Best Shoes for Heel Spurs Pain and Support

Designed with maximum cushion for shock absorption.

Updated on May 31, 2024

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If you have heel pain, you know how much it can hold you back. Heel spurs often present alongside heel pain, so you may be wondering how to find the best shoes for a bone spur on your heel. While a growth of extra bone on your heel sounds like it would be painful, the truth is that the spur itself is rarely the cause of the pain.

Heel spurs generally form alongside soft tissue injuries, like plantar fasciitis, so it’s common to have a spur in a spot where you are feeling pain. Fortunately, treating the plantar fasciitis or other underlying cause generally brings relief. These treatments are simple and can be done at home, but they do take time to work. That means the best shoes for heel spurs cushion and protect your heel as your body recovers.

What are Heel Spurs?

Heel spurs are small growths of bone that protrude from the bottom of your heel—sometimes as much as half of an inch! Heel spurs are calcium deposits, and they generally develop slowly over time. This buildup is caused by strain and wear and tear on your foot, and can be a response to inflammation. When inflammation occurs regularly, your body builds up extra bone to try and protect that area.

This means that heel spurs are very commonly associated with plantar fasciitis, which is the most common cause of heel pain. Your plantar fascia, which runs beneath your heel to the front of your foot, takes on stress and punishment every time you take a step. This inflammation can lead to the formation of heel spurs. Heel spurs, like plantar fasciitis, are especially common among runners and other athletes.

Fortunately, most heel pain is not caused by heel spurs–even when there is a spur in the area. The first step is to treat the inflammation or soft tissue injury that contributed to the spur in the first place, and most patients find that treating the inflammation resolves the heel pain without the need for surgery or other invasive treatments.

  • Man wearing KURU ATOM athletic sneakers for heel spurs.
Most Common Causes & Risk Factors
  • Strain & Stress
    Heel spurs form gradually over time as calcium deposits build up on the bottom of your heel. This takes several months, and the most common cause of these growths is strain and stress on the tendons and ligaments around the bone, particularly your plantar fascia. Your body builds up extra bone tissue over time to protect those areas from that repeated stress.
    Strain & Stress
  • Increased Activity
    Because heel spurs are related to ongoing stress, they are most common among runners and other athletes—as well as anyone who suddenly increases the amount of strain they are putting on their feet. If you are active, make sure any increases in your routine are slow and steady. And make sure you’re wearing supportive footwear that hasn’t worn out unevenly, as uneven wear patterns can alter your gait and increase your risk for injury. Good shoes for heel spurs will cushion the heel while offering enough support to keep you moving naturally.
    Increased Activity
  • Altered Gait
    Anything that alters your gait can increase your risk of heel spurs by increasing the amount of stress you are putting in one place. Things like over or under pronating, having one leg that is longer than the other, or gait disorders can all increase your risk of heel spurs.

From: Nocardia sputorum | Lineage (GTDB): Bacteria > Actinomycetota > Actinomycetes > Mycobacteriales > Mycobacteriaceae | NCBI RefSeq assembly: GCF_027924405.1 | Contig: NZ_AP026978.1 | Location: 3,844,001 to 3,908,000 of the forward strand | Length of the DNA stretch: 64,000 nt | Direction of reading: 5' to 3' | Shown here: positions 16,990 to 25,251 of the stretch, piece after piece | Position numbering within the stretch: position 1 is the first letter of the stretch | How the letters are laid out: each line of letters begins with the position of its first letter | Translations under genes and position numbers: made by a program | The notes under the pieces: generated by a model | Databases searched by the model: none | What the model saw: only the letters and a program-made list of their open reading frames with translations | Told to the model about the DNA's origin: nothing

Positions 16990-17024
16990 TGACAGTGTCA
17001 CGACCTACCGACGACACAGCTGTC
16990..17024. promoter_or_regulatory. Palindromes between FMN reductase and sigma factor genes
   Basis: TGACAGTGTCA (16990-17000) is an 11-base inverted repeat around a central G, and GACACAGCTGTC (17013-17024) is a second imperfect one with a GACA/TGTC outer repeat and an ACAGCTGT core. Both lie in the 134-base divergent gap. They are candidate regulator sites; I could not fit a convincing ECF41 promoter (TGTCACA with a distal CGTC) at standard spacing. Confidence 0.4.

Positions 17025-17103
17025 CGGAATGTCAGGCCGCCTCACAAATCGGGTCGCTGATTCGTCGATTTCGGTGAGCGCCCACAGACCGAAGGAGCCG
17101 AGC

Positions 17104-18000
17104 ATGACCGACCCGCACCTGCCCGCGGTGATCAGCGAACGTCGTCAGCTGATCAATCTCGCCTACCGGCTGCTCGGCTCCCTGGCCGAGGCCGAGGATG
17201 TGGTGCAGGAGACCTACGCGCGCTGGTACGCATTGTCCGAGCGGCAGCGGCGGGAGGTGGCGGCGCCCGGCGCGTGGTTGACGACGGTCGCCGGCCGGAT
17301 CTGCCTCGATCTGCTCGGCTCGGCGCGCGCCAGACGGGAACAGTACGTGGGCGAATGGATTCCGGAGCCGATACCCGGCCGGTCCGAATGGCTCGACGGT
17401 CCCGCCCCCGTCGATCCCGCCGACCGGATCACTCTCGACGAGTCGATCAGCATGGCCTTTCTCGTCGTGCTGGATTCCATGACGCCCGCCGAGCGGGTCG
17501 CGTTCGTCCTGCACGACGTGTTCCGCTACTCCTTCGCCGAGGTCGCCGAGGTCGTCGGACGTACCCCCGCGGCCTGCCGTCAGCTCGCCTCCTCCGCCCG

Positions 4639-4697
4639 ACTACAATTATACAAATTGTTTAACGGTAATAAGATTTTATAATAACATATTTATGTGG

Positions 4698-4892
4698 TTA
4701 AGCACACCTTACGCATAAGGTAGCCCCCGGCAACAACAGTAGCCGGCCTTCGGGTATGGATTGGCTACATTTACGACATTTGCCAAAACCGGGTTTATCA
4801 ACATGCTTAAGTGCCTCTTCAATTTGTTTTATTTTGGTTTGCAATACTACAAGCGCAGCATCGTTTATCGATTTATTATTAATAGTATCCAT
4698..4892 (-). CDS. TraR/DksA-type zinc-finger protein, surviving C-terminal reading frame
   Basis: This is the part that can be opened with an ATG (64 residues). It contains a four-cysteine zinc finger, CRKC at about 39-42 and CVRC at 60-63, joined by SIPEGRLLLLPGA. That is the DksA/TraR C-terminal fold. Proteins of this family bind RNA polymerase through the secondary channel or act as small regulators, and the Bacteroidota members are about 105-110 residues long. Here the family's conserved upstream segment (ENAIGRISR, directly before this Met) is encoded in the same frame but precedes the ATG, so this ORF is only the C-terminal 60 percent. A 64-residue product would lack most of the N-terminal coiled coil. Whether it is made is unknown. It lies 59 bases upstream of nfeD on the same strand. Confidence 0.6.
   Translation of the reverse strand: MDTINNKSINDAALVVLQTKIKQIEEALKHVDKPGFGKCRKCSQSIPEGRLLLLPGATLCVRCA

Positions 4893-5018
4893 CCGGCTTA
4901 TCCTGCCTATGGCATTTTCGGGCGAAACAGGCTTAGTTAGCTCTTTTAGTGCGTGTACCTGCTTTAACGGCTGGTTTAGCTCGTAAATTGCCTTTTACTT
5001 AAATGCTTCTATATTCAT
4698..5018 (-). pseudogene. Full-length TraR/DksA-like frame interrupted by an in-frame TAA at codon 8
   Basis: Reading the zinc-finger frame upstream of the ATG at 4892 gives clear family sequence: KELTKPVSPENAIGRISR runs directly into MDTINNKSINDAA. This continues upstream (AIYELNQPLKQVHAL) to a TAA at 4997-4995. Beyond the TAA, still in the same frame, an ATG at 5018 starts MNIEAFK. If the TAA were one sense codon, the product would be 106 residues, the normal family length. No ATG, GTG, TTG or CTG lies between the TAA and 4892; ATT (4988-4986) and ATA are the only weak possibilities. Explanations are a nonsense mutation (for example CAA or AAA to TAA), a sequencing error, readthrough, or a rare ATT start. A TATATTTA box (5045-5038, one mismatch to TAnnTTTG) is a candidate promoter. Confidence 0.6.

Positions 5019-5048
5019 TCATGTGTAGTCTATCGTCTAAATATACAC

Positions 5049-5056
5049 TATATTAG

Altered Gait
  • Obesity or Rapid Weight Gain
    Those who are overweight are more likely to develop heel spurs and associated pain. Plantar fasciitis is also commonly associated with pregnancy, as any kind of rapid weight gain puts more strain on the feet than they are used to without giving them time to adjust.
    Obesity or Rapid Weight Gain

Symptoms and Diagnosis

To diagnose heel spurs, a healthcare professional will typically begin by conducting a thorough physical examination and taking a detailed medical history. They will inquire about the symptoms you are experiencing, the duration and intensity of the pain, and any activities or factors that may exacerbate or alleviate the pain. During the physical examination, the healthcare professional may palpate the heel to identify areas of tenderness and evaluate the range of motion of the foot.

In some cases, imaging tests may be necessary to confirm the presence of heel spurs and rule out other possible causes of heel pain. X-rays are the most common imaging test used, as they can provide clear images of the bony structures in the foot. X-rays can reveal the size, shape, and location of the heel spurs, helping the healthcare professional determine the most appropriate treatment plan.

Heel spurs themselves may not cause any symptoms. However, they can lead to pain and discomfort when they irritate the surrounding tissues, such as the plantar fascia. The most common symptoms associated with heel spurs include:

  • Pain
    The primary symptom of heel spurs is pain in the heel, particularly when walking or standing for extended periods. The pain is often described as a sharp, stabbing sensation.
  • Tenderness
    The affected area may be tender to the touch, especially around the underside of the heel.
  • Inflammation
    In some cases, the area around the heel spur may become swollen and red.
  • Difficulty walking
    The pain and discomfort caused by heel spurs can make it challenging to walk or bear weight on the affected foot.
    Difficulty walking
  • Pain relief with rest
    Resting the foot and avoiding activities that exacerbate the pain can provide temporary relief.
    Pain relief with rest
Shop heel spur shoes from KURU today!

Facts and Stats

We take a look at some facts and stats you might not have known about heel spurs. Read on to find out more!


Surgery to remove or reshape a heel spur is relatively rare. While heel spurs often form in response to inflammation and stress, the pain at the site is usually from that same soft tissue injury and not from the spur itself.